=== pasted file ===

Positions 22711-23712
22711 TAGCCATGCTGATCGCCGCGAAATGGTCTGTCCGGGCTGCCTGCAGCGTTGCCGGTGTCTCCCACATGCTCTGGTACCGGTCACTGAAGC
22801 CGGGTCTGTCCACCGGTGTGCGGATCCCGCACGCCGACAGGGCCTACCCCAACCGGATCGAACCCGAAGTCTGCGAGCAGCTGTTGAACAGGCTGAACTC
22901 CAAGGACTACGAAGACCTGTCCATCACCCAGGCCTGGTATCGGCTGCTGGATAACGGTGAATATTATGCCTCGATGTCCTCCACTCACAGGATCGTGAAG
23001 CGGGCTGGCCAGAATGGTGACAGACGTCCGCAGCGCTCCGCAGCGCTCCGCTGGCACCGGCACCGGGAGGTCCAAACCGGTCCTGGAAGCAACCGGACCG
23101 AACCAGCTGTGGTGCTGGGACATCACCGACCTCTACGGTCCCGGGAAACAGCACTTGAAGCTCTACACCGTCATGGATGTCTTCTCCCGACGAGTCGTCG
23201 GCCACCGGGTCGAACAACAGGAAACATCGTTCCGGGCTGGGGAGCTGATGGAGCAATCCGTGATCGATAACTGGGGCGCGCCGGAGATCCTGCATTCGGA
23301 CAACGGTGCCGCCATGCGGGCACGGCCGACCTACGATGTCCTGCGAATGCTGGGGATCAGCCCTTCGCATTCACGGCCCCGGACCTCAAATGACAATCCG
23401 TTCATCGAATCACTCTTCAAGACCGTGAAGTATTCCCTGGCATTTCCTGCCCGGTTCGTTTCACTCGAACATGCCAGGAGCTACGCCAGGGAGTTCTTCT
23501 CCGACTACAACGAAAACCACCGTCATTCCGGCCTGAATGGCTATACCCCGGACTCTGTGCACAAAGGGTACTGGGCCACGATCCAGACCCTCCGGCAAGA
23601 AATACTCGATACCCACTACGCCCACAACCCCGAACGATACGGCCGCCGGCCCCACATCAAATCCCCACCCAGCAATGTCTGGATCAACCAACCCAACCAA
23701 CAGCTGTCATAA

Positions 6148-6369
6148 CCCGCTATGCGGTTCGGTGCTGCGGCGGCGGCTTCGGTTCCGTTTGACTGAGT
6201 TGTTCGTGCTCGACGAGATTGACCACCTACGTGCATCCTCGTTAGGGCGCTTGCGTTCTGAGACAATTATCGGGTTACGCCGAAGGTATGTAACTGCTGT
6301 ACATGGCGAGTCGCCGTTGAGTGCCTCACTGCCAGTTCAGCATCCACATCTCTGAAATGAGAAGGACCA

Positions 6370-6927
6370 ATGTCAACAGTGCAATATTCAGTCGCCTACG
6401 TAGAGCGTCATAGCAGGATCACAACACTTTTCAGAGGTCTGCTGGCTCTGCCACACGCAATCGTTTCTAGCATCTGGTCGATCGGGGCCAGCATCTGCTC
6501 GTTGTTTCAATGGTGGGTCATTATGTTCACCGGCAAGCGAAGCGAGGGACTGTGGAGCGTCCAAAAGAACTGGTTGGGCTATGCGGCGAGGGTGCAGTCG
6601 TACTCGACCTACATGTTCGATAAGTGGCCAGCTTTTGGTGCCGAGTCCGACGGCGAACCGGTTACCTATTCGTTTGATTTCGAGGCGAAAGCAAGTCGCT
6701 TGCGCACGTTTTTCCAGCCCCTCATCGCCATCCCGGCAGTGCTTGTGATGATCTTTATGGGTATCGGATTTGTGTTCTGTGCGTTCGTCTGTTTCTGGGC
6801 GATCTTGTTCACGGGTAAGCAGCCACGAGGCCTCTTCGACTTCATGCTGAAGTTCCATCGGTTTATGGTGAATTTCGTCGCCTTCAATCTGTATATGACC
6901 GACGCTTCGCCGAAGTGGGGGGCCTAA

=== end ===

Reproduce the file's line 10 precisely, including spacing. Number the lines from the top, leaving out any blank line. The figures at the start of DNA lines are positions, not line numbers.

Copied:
23501 CCGACTACAACGAAAACCACCGTCATTCCGGCCTGAATGGCTATACCCCGGACTCTGTGCACAAAGGGTACTGGGCCACGATCCAGACCCTCCGGCAAGA